The tools simply aren’t there
Coming into the year, I thought Western Michigan quarterback Tim Hiller had the ability to become one of the draft’s top senior quarterback prospects. He’s a tall, well-built pocket passer who has improved his release over the years and has the IQ to handle an NFL playbook. However, after watching him last week vs. Ball State, it became clear the guy simply doesn’t have the skill set to be an efficient starting quarterback in the NFL. Hiller is a limited athlete who struggles to buy time in the pocket and fails to make plays on the move. Plus, he lacks ideal arm strength for the position and really struggles to get the ball outside the numbers. You can’t take away from the kid’s production throughout his college career, but his lacking physical skill set doesn’t bode well for his chances at the next level.
Underclassman gone bye-bye?
One performance that really caught my attention this past weekend was that of Florida TE Aaron Hernandez. Hernandez finished with five catches for 83 yards and two touchdowns vs. Florida State and also displayed the ability to line up on the outside and easily create separation against the Seminoles’ best cover man, CB Patrick Robinson. Hernandez is a gifted athlete for his size and showcases the burst to quickly get on top of defenders and the speed to get down the seam. However, it’s his body control and balance as a route runner that consistently allow him to cleanly get out of his breaks and separate vs. man coverage. The guy also does a great job after the catch and looks like a H-back/TE that you can split out and create a lot of mismatches with in the pass game at the next level.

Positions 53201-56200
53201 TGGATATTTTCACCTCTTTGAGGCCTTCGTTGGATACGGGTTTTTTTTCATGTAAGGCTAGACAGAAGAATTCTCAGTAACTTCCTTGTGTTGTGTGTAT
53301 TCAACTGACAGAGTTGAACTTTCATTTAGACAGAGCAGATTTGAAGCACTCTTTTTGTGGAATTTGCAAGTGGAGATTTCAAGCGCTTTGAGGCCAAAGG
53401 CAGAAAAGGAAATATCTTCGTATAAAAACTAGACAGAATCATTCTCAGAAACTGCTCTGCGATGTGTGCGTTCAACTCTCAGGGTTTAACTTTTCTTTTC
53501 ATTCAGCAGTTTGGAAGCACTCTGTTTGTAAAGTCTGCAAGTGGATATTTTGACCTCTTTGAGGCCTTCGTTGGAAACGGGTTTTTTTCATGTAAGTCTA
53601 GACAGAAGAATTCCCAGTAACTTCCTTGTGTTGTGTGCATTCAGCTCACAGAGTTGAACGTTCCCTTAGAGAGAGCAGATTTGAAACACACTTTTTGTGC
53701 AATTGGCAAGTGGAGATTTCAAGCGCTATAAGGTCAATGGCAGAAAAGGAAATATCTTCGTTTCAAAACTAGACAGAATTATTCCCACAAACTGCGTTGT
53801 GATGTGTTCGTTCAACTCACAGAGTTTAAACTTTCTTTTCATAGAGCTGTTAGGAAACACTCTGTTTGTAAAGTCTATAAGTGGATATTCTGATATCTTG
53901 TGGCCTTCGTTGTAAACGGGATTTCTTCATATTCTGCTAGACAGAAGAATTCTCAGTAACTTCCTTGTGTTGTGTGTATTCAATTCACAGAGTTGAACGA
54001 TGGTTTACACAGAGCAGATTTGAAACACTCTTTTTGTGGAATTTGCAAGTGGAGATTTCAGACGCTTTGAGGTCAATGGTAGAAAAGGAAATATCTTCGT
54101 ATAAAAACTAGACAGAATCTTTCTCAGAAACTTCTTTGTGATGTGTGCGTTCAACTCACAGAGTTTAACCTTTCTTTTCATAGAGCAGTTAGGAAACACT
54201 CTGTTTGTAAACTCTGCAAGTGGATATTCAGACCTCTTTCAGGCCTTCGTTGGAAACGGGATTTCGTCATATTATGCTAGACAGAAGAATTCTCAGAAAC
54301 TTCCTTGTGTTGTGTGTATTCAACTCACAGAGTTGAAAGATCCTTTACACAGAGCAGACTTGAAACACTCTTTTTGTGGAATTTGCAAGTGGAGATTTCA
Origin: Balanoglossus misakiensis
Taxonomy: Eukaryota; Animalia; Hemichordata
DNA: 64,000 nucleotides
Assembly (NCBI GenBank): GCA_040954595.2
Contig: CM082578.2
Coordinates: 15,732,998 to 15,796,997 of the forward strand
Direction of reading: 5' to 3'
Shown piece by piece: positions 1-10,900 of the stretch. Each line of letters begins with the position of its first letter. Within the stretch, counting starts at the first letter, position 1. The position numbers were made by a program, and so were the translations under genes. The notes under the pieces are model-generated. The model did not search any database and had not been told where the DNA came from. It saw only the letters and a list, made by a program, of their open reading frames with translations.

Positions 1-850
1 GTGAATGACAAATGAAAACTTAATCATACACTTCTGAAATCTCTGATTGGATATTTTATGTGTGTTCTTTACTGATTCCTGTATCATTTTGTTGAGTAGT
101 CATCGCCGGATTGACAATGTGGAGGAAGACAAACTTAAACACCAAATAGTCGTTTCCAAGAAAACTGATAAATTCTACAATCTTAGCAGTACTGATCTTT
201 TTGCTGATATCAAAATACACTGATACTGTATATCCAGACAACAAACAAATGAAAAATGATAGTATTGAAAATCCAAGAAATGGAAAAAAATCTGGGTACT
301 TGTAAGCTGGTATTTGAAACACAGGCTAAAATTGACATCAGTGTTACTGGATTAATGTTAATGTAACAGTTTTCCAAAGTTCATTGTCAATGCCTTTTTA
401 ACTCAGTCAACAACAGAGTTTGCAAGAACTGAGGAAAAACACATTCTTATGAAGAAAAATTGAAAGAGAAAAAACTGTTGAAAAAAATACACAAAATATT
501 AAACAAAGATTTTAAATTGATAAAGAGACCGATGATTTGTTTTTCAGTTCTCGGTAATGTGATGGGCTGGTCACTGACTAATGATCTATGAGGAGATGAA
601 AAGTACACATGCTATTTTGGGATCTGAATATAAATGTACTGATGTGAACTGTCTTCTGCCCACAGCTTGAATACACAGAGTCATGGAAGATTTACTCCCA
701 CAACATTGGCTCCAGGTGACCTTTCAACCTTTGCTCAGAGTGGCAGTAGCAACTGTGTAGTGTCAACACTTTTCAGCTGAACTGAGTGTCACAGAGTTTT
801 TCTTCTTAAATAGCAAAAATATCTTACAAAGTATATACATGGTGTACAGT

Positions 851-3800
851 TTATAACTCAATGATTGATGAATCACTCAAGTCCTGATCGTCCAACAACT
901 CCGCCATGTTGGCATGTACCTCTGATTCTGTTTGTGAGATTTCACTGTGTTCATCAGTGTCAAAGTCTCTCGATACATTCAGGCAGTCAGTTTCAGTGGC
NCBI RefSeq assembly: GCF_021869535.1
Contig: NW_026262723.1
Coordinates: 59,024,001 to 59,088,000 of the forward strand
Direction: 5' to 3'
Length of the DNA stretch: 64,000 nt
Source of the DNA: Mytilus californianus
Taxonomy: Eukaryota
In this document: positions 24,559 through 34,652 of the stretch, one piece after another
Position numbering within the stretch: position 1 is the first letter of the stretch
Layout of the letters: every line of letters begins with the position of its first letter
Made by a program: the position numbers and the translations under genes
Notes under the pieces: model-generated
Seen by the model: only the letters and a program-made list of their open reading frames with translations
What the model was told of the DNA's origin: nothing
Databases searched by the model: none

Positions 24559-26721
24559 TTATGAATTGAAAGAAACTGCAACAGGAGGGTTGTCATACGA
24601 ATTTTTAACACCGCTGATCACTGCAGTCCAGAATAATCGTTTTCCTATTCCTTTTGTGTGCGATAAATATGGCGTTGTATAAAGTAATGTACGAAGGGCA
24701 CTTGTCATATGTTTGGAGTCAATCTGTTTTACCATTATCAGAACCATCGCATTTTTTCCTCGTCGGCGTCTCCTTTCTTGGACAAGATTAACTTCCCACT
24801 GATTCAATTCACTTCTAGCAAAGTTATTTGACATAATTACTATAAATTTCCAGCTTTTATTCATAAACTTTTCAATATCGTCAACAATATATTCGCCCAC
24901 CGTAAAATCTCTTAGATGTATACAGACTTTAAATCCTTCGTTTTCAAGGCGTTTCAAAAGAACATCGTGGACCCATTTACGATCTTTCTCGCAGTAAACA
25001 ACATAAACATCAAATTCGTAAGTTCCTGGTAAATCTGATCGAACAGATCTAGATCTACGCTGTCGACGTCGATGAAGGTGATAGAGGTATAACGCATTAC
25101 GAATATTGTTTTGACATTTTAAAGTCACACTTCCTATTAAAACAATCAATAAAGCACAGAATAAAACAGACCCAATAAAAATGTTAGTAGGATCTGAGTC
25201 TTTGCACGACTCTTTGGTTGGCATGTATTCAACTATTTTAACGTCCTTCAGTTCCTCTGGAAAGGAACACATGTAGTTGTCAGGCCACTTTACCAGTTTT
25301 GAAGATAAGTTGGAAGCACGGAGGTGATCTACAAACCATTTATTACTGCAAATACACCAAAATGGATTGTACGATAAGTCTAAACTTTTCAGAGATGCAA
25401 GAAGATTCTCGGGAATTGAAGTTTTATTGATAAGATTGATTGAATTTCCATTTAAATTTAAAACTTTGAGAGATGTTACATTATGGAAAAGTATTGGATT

At the start of the season, Clemson offensive guard Thomas Austin was considered one of the nation’s top prospects at his position. However, after watching tape of him last summer, I came away less than impressed. And although his performance this weekend vs. South Carolina was a little better, he just doesn’t look like the kind of athlete who will be able to consistently hold up in pass protection at the next level. He showcases good power and girth inside, but he’s slow to redirect and really struggles to stay in front of his man after his initial punch. Plus, he’s limited in space and isn’t effective when asked to pull and get out to the second level. His size and power will likely end up getting him drafted, but I wouldn’t considered him a prospect who has the ability to start for an NFL offense any time soon.